I set my alarm early the next morning for Sibyll and I so we wouldn’t miss the sunrise on Isla del Sol. I climbed a nearby hill to get the best vista possible, and hunkered down in a circle of rocks I found at the top. This is one of those moments where I feel my writing doesn’t do the moment justice. I’ll try though.
To the east lay a range of mountains beyond Laguna Titicaca, barely visible in the predawn light. A few wispy clouds hung in the deep blue sky, and all around me lay the black shadows and contours of the island. As the sun rose, the clouds changed from grey to orange, adding more colour to the tapestry. And then, a twinge of bright yellow burst out between two of the snow-clad mountains. Light raced down the mountains to my right, chasing away the shadows. A sunbeam pierced my eyes, instantly too bright for my expanded pupils. I stared down the sun, eyes tearing up, elation surging through my body, pure happiness taking over every other emotion. Is it any wonder I never tire of this experience? And just like that, daylight, warmth, colour.
As it turned out, Sibyll and I had camped right by the most significant archeological ruins of the island. We only had to walk for fifteen minutes before we reached them, way ahead of all the inevitable tourists and guides. We had the whole place to ourselves for the two hours we explored. For the last week or so, I had been reading The History of the Incas, so it was really interesting to see the places I had been reading about. The birthplace of the Inca’s and the Sun. I excitedly ran through all of the rooms and hallways/tunnels of Chinkana – The Labyrinth – imagining how it must have been five hundred years ago, when the Inca’s actually lived there. Age poured out of the rocks, all of it overlooking the most striking bay I have ever seen. Above the complex is Altar Nativo, sacrificial altar complete with grooves in the rocks to channel the blood into chambers below. Nearby loomed a large boulder, Roca Sagrada, birthplace of the Sun, with a big chunk of rock missing from the side facing the Alter. What a truly amazing place!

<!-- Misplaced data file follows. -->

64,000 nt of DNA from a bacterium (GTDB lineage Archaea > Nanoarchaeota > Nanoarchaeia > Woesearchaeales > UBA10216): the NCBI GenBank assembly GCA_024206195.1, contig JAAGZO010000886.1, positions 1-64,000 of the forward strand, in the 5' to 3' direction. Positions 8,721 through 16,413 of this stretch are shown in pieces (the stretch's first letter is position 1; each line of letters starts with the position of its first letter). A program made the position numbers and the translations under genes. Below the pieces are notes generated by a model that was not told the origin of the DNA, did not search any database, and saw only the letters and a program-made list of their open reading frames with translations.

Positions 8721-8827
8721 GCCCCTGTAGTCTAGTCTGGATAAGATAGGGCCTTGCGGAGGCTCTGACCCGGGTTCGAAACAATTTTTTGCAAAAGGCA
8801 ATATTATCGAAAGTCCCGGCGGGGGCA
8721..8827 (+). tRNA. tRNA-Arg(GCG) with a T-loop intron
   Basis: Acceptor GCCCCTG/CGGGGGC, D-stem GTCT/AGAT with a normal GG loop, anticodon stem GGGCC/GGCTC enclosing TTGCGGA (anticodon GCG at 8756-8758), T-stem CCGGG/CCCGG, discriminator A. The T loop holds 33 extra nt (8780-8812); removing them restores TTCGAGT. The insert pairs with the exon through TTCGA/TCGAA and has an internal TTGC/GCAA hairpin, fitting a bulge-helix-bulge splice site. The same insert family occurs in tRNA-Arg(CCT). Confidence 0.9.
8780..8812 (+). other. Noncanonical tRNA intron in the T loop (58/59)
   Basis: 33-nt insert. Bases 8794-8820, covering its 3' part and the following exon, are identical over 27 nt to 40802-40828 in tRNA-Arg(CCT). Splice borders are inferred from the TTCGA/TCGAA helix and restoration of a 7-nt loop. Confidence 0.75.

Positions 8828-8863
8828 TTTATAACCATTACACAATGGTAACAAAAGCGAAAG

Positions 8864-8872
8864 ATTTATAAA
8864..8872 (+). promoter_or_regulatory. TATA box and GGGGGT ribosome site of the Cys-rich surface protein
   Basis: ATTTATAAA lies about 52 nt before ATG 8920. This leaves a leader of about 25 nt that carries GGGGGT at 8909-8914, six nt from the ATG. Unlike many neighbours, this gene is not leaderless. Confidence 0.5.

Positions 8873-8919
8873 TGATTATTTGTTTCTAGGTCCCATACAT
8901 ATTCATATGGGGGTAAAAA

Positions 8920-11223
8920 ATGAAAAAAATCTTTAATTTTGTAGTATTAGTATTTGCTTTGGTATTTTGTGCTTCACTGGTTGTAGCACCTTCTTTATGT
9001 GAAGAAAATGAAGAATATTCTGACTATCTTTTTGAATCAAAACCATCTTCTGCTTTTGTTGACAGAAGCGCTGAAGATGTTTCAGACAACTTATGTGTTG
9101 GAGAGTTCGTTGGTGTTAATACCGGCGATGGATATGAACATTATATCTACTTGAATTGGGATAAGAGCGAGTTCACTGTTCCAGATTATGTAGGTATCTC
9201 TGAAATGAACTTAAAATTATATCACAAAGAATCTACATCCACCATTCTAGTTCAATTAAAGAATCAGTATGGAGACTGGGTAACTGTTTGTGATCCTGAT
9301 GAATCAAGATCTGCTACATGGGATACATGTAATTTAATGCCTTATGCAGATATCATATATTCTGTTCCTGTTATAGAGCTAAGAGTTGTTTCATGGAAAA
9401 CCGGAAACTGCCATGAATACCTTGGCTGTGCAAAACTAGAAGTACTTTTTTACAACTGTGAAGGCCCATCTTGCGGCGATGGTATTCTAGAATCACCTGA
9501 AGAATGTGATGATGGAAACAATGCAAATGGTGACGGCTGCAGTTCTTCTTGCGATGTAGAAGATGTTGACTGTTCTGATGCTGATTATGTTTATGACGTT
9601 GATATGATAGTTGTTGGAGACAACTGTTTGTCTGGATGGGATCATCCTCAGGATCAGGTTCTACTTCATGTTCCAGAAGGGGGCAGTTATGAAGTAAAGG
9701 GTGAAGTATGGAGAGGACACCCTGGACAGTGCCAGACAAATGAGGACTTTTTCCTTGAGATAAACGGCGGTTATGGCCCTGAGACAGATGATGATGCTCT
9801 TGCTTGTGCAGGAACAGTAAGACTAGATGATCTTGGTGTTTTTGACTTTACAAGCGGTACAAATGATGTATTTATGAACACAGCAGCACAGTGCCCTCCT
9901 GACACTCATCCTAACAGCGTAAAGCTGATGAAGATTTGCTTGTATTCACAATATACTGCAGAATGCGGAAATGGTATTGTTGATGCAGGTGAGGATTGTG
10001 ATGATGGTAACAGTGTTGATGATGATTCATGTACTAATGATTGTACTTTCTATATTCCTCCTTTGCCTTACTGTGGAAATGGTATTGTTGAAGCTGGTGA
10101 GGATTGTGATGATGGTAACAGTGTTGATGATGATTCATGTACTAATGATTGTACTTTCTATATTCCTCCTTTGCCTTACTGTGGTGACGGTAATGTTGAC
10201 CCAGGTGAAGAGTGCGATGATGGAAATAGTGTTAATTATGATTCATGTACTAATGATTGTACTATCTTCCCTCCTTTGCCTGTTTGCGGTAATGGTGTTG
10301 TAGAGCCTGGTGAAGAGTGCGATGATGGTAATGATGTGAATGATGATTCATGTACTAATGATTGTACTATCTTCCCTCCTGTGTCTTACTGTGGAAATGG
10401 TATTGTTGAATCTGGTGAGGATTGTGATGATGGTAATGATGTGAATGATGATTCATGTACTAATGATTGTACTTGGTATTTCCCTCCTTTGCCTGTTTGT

Sibyll and I continued our trekking, stopping in the village of Challapampa for coffee and breakfast, and proceeded on coastal footpaths all the way back to Yumani. On the way, we passed through several fishing villages with picture perfect beaches and children playing futball in the fields.
When we arrived at the docks of Yumani, we inquired about getting across the channel by rowboat, but we were told that this wasn’t possible. We would have had to arrange it from the other side where we came from, the morning before. We opted to take the tourist transport right back to Copacabana. While we were waiting on the end of a pier for our boat to arrived, a traditional straw trireme cruised by, four paddlers dipping their oars into the clear waters of the lake to the beat of a drum. Presumably, they were taking the tourists on a scenic ride around the island. Hard on their heels was a “modern” luxury vessel on its way back to Copacabana, spewing black smoke into the air as it lumbered by. Give me the ride on the straw boat, any day!
When our boat arrived, there was a bit of a mad dash by everyone to board, to get the best seats. By the time it was Sibyll and my turn to board, the boat was basically full. I turned to the captain, flashed him my most winning smile, and asked him if we could sit on the prow of the boat instead of inside. “No problemo!” As long as we came inside before we arrived in Copacabana, so he wouldn’t get in trouble from the port authorities. Sibyll and I climbed around the side of the boat and smugly made ourselves comfortable, legs dangling over the edge. I turned on some tunes, and we had a most excellent two-hour ride back to town, basking in the sunshine, singing along to oldies, reflecting on our experiences on Isla Del Sol.